She stands on our porch and hands me a vase of tight buds. Still green and bound together. Like an unwrapped gift on the mantle, waiting. The same way we wait for a sunrise. For the wind to change. For things to go our way.
I place them on the windowsill and by morning several are open. By mid-afternoon, the whole vase is blossoming sunshine. And all I can think is how happy these blooms are, how much I hope they are an omen for better days. We need a change, a new wind, something to set a new course.
With every pause at the window, I think of the woman who trimmed these daffodils, gave them water. Is she feeling like me? Desperate for a hard wind to blow something in or out of her life? She celebrated the birthday of her only son this week. A son she lost three years ago. Too soon. Too hard.
Gaylyn knows the only way to survive misery is to look wider than the hurt. She has not allowed her suffering to become everything. She has not narrowed her focus. She still sees miracles, needs, and light. I admire her. And the courage with which she greets every morning.
She stopped by the day after I had surgery last week. Minor surgery. But a day down, with discomfort, healing, meds, and a wait for biopsy results.
That same day Spencer moved from fever to vomitting which lasted two days. Then his brother started. And we are just barely, barely, turning the corner today. Sweet Gordon (who has actually been a very ornery buckaroo) had a five day struggle to keep anything down, come and go fever, plus an earache today.
No fun with a broken leg to boot. And just this morning, when I thought we might be past it, his sister complained of stomach pain and stayed home from school.
After pulling sheets, starting another load of laundry, opening windows, and bathing the boys, I climbed into the shower and let the hot water wash it all away. The smell, the germs, the worry. The weight of trying to climb out of this hole of ill health we've dropped into.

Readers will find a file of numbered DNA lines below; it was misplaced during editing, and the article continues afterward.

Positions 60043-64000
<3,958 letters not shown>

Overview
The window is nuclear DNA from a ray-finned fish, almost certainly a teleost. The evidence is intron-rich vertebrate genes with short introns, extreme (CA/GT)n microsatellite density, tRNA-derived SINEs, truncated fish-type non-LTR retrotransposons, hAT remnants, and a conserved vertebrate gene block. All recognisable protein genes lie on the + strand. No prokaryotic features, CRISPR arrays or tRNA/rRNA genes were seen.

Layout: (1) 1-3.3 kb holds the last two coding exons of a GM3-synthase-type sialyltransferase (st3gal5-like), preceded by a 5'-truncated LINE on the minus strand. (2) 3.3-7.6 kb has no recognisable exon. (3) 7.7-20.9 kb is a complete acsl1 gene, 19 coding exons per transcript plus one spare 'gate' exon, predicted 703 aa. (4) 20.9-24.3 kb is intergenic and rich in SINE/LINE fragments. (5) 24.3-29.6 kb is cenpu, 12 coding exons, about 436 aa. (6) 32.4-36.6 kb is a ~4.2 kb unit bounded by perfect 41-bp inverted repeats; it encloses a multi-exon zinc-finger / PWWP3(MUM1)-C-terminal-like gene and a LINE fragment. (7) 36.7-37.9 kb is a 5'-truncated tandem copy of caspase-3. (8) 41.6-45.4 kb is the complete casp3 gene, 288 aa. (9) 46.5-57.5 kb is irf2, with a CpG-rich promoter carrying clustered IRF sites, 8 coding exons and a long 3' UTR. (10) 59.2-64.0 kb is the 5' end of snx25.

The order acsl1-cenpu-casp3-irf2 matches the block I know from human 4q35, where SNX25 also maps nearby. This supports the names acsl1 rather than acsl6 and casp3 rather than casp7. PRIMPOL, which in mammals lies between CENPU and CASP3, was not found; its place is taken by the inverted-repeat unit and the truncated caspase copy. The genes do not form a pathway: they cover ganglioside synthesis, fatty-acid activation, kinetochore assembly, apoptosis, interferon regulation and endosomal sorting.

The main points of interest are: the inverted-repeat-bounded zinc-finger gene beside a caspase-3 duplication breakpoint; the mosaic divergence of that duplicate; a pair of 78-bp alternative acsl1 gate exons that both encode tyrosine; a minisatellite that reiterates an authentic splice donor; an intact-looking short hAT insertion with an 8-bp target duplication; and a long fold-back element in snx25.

Under the water, all was quiet. Under the water, I could pretend none of it was real.
This week I wanted to cry uncle, toss up my hands and give in. I'm done. I'm finished with doctors appointments eating up our days, with phone calls and scripts. I just want a healthy body, want to care for my family, want to do the usual mom things with ease, comfort, and joy.
The last five months have been dominated by unusual health concerns. Thankfully, only a few major hurdles are still ahead, and I think we're moving in the right direction. Biopsy results came back clean. And as I hiked trail on the weekend, I realized how heavy that worry had felt. I believed the whisperings that everything would be fine. But once it really was, I felt lighter, freer, more myself.
Have you noticed this pattern in life? When you're about to cry uncle, when you know you can't handle one more thing, life shifts. A friend knocks on your door with Tillamook ice cream and home made hot fudge. A boy keeps his toast down. A daughter colors you a picture of a tiger and tells you what she's learning about India. You get good news. The day warms. Things change.
Misery is a loss of perspective. And when things are hard, our view can become myopic. All we focus on is the pain in our back, the splinter in our finger, the hurt in our heart.
But peace comes from seeing the whole.
And I want to concentrate on the whole. I haven't had time to write or process much over the last few months. But when I look back at the whole of it, the whole round of our life, it is still my promised land.
This might look like a disaster. But really, it's a symbol of of love and selflessness.
I must have cried Uncle subconsciously, because one evening there was a knock on our door. And it was my Uncle Roger and his wife, Leslie. We were expecting new carpet to go in the basement on Friday. But Ali and Sami were being baptized Saturday morning and we needed to feed 60 people in our home following the service. Friday was the only day they could get the carpet in if we wanted it before the luncheon. So we said yes.
Thursday evening I wondered how we were going to move everything out of the basement area by morning. Enter Uncle and inspired Aunt, who had a prompting and just showed up.
"We're here to move the stuff out of your basement area," she said. "So let us in and show us what needs to be done!" They finished the whole thing in a couple hours. While Doug and I took care of kids, baths, homework, practicing.
They came like angels, out of the clear blue. And I was undone by their service.
I love you Roger and Leslie.
On St. Patty's Day, Gordon got the green light to start walking. Must have been the luck o' the Irish. Because this kid did a fair amount of galloping and adventuring on that leg, despite instructions to be non-weight bearing. But we couldn't find small enough crutches and I just couldn't keep him down.
New instructions: no running or jumping for six weeks. Oh me oh my. But having that splint off is mighty nice.